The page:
OSHA Can and Will Use Employers’ Internal Safety Audit Reports as a Roadmap to Cite Them: What Employers Can Do to Protect Themselves
In a recent initial Review Commission decision (Sec. of Labor v. BP Products North America, Inc. et al.), however, the evidence showed that OSHA intentionally violated its Final Policy by making “extensive use” of the employer’s own audit report to identify and issue the contested citations. Despite being “troubled” by OSHA’s “blatant contravention” of its Final Policy, the Administrative Law Judge (ALJ) permitted the evidence, in effect, condoning the practice for future use.
BP Products North America, Inc. et al.
At issue in BP Products North America, Inc. et al. were 3 citations alleging several safety violations, mostly of the Process Safety Management (PSM) standard. The citations were issued on March 8, 2010 stemming from a 2009 inspection under OSHA’s Petroleum Refinery PSM National Emphasis Program.
Before discussing the merits of the case, the ALJ highlighted OSHA’s controversial use of the employer’s voluntary audit - the “Middough Report” – that was commissioned by the employer and completed by a third party safety consultant as part of a refinery revalidation project in 2008. According to the trial record, OSHA learned of the Report and requested copies (in draft) before beginning its inspection. After reviewing the Report, OSHA claimed it “randomly selected certain pressure vessels and piping equipment,” which served as the primary focus for its inspection and resulted in the contested citations. At trial, though, the evidence showed that “OSHA made extensive use of the Middough Reports during its inspection of the refinery.”
The ALJ determined that OSHA’s actions were in “blatant contravention of its Final Policy,” in which the agency had explicitly assured employers it “will not use self-audit reports as a means of identifying hazards upon which to focus during an inspection.” As the ALJ noted, “[t]he majority of the items at issue were self-identified by [the employers] in documentation provided to OSHA,” contradicting OSHA’s claims that the inspected pressure vessels and piping were randomly selected.
While not discussed by the ALJ, OSHA also violated its policy that it will “not routinely” request self-audit reports unless there is good reason. According to the Final Policy:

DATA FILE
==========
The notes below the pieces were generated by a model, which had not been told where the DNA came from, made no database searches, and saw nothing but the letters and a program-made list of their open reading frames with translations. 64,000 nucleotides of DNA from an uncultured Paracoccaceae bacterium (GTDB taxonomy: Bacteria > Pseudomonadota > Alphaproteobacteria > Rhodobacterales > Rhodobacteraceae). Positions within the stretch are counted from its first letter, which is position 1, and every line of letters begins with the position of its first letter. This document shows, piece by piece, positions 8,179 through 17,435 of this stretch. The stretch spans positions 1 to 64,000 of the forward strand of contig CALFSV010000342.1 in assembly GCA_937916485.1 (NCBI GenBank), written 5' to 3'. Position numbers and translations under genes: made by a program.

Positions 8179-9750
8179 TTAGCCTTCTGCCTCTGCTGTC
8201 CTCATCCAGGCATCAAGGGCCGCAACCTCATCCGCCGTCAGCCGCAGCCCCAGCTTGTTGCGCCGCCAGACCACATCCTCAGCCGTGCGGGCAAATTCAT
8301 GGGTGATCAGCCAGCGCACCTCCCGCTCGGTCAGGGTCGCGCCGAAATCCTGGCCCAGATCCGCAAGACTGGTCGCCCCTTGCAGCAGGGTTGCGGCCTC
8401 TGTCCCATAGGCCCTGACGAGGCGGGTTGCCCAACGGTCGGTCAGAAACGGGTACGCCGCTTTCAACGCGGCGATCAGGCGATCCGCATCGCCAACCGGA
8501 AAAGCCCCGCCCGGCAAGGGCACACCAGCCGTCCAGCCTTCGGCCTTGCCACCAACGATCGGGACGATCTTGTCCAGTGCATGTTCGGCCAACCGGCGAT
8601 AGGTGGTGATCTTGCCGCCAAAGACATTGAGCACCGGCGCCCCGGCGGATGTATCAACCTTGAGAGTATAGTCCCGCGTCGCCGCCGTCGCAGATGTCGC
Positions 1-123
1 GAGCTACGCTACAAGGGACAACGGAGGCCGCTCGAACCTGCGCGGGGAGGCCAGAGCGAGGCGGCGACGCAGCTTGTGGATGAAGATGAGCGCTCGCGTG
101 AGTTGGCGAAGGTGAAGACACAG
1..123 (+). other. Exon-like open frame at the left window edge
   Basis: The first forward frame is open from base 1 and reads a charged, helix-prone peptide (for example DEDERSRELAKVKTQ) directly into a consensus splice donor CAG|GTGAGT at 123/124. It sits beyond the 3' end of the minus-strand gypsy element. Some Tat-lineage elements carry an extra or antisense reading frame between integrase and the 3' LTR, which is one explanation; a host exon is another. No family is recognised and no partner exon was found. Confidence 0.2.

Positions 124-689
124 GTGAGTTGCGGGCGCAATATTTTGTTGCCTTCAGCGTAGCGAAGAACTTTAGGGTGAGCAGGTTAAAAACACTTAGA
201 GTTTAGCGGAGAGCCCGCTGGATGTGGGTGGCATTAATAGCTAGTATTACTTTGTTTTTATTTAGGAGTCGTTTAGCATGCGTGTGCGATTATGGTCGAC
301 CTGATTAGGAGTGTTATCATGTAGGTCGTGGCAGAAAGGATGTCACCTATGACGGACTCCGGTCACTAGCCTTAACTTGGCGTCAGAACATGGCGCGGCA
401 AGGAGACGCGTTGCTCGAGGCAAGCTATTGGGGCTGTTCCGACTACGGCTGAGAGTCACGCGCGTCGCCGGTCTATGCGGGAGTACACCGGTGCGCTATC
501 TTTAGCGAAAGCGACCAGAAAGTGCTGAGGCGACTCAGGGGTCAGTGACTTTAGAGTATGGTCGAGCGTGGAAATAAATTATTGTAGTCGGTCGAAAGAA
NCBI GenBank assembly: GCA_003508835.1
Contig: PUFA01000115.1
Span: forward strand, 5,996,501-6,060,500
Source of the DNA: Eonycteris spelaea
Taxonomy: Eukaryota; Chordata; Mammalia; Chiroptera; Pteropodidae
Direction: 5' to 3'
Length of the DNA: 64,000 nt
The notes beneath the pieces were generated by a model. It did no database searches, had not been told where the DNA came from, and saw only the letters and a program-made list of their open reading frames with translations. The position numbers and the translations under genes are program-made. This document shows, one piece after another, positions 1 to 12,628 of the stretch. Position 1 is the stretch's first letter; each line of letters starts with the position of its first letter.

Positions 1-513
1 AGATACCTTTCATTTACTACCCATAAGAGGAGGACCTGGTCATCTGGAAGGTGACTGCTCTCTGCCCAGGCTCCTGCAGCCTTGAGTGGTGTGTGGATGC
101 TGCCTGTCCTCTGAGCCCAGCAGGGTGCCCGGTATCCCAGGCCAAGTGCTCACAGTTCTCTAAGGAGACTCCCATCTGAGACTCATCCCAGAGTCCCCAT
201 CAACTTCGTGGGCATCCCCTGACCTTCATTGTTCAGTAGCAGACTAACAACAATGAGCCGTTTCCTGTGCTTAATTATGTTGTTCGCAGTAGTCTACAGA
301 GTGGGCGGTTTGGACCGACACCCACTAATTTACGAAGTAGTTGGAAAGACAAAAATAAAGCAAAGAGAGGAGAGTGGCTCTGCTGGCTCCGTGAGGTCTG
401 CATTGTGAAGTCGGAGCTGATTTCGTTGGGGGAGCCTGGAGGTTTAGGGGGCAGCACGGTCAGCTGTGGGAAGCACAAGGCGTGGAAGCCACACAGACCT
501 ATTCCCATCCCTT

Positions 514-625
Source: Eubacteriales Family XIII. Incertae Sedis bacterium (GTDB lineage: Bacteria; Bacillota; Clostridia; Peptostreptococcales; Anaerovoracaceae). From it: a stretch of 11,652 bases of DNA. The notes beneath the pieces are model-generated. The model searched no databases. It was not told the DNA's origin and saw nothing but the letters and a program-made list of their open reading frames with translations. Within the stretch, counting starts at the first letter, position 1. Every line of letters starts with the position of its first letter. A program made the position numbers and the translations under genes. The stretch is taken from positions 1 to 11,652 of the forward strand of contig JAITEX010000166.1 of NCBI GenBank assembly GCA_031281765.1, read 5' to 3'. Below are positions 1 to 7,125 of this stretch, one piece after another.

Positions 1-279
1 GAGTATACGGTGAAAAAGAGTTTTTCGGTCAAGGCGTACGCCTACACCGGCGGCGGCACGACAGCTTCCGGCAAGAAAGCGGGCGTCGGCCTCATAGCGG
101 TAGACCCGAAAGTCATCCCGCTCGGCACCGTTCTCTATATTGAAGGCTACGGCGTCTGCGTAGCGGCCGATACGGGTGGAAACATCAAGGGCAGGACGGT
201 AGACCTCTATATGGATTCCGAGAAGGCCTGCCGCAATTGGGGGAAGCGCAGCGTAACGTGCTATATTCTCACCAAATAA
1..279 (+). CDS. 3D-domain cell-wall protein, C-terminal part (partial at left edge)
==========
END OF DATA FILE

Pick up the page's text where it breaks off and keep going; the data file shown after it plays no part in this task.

“OSHA intends to seek access to such reports only in limited situations in which the Agency has an independent basis to believe that a specific safety or health hazard warrants investigation, and has determined that such records may be relevant to identify or determine the circumstances of the hazardous condition.”
In BP Products North America, Inc. et al., however, no independent basis existed. As one of the OSHA Industrial Hygienists in the case testified, “we were told that [the employer] had a study done … we came to the understanding that it was done by the Middough report, so we asked for – we made a request for that report.” In fact, according to the ALJ, there were many instances where “the [OSHA inspectors] did not otherwise verify the self-identified deficiencies or conduct independent hazard assessments.”
Despite acknowledging OSHA’s blatant violation of its Policy, the ALJ refused to use it “as a basis for vacating the alleged violations self-identified in the reports” and proceeded to discuss the merits of OSHA’s case. At one point, the ALJ even pointed to the Middough Report as evidence that the employer had the required knowledge to sustain one of the alleged violations: “[The employer] was aware of the Middough report and thus knew of the violative condition.”
Lessons Learned for Employers
BP Products North America, Inc. et al. makes clear that employers cannot rely on OSHA’s 2000 Final Policy to refrain from using such audits during inspections. Employers should therefore be mindful of the following considerations when conducting internal safety audits.
First, audit reports should be written carefully on the assumption they will become a public document that OSHA may request and review. Second, employers should consider whether the audit may reveal significant safety and health concerns. If this is the case, employers should further consider engaging outside legal counsel to conduct the audit under privilege. Under the right circumstances, this can allow all versions of the report to remain privileged so that employers can lawfully refuse to produce it to OSHA. Otherwise, employers may find OSHA using their own internal reports as a road map to find violations during an inspection and as evidence at trial.
As we have previously discussed, internal audit reports prepared by third-party experts at the request of counsel can be protected under the attorney-client privilege, provided that certain conditions are met:
- The internal audit report must have originated from an employer’s request for legal advice from counsel (e.g., is the employer in compliance with a specific OSHA standard?);
- In order to provide the legal advice, the attorney must require the services of the third party to translate technical or complex information; and
- The employer provides information (pertaining to the audit) to the third-party expert, as opposed to the expert gathering its own information.
Under these circumstances, employers may successfully assert attorney-client privilege over the audit report and prevent OSHA from ever acquiring it.
In light of OSHA’s actions in BP Products and the ALJ’s response, employers must ensure careful measures are taken with counsel at the outset of any internal safety audit. This way, employers can proactively address employee safety without fear of writing their own citations.
For more information, please contact Mark Dreux, Head of the Arent Fox OSHA Group, at 202-857-6405.